As originally posted in Blandin on Broadband eNews...
Thanks to the good work of the MN Rural Broadband Coalition and politicians keeping their promises, there is $40 million of funding coming through DEED Office of Broadband Development for grants to be distributed over the two year budget. As a result, many community leaders are now asking “how do we get some of that?”
For most communities, there is a lot of work to do between asking that simple question and receiving a broadband grant. That work starts with these hard questions:
- What infrastructure will deliver the broadband services that we will require to thrive over the next 10 to 20 years?
- Will we be content to incrementally improve broadband services with better, but not great, broadband speeds and more, but not ubiquitous, broadband coverage?
- Who do we want as a long term broadband partner?
There will be strong opinions on these questions but you must develop your community’s own answers to these critical questions. By working hard upfront on your community’s broadband vision, you can avoid being whipsawed back and forth between various technology and provider options.
Blandin Foundation has two resources to assist communities as they pursue better broadband service. First, 32 hours of technical assistance can be obtained through the Community Broadband Resources (CBR) program. The purpose of this program is to help your community get organized and education and to discuss the three questions above.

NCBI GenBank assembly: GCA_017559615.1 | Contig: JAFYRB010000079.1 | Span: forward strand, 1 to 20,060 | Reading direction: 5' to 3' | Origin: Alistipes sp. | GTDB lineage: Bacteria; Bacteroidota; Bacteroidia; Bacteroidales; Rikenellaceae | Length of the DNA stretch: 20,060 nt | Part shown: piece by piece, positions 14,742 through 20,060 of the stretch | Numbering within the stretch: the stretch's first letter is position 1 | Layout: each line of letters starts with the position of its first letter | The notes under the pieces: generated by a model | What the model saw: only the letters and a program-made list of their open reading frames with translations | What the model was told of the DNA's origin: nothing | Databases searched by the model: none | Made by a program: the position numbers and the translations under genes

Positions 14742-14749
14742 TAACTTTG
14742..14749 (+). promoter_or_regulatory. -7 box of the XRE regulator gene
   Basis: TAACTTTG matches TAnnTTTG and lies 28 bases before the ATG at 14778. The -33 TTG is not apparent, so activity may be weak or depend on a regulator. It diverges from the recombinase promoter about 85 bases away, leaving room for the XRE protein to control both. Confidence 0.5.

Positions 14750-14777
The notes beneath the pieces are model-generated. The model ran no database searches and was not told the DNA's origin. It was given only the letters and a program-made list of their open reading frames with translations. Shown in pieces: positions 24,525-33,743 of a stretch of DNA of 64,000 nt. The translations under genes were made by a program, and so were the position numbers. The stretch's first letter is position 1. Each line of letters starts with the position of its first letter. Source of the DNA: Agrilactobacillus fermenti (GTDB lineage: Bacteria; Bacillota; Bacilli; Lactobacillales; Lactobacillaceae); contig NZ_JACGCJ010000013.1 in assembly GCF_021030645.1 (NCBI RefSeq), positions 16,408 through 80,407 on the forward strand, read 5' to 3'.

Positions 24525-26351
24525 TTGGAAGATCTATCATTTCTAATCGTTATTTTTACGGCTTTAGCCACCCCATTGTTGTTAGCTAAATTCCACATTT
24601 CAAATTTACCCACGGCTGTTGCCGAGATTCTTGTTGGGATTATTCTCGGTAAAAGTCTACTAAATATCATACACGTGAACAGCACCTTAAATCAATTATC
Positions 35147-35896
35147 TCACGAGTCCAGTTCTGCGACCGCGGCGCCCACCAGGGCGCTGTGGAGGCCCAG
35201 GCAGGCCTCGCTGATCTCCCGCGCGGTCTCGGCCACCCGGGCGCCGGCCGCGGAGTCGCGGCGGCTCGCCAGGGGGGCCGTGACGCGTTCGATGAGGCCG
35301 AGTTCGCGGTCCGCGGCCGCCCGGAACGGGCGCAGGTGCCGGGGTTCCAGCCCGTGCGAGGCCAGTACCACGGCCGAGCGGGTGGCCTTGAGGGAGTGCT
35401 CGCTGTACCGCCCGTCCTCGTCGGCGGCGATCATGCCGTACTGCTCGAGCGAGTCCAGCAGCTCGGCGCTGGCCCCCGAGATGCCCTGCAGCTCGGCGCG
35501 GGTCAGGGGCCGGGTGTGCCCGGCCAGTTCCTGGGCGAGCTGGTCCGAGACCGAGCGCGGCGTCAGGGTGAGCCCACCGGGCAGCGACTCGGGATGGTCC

The second program is the Robust Network Feasibility Fund program which is a grant of up to $25,000 (1:1 cash match required) that allows communities to refine their options for the development of broadband project and partner alternatives.
Information for both programs can be found at broadband.blandinfoundation.org . There is no application deadline for CBR; the next deadline for feasibility fund grants is June 14.
In my experience, communities that skip or shortchange the discussion facilitated through CBR are unprepared to effectively direct their feasibility study consultants towards a desired outcome. The result is an ambiguous study and a fractured community vision. My advice: do the vision work up front and then pursue that vision with fierce determination. Good luck!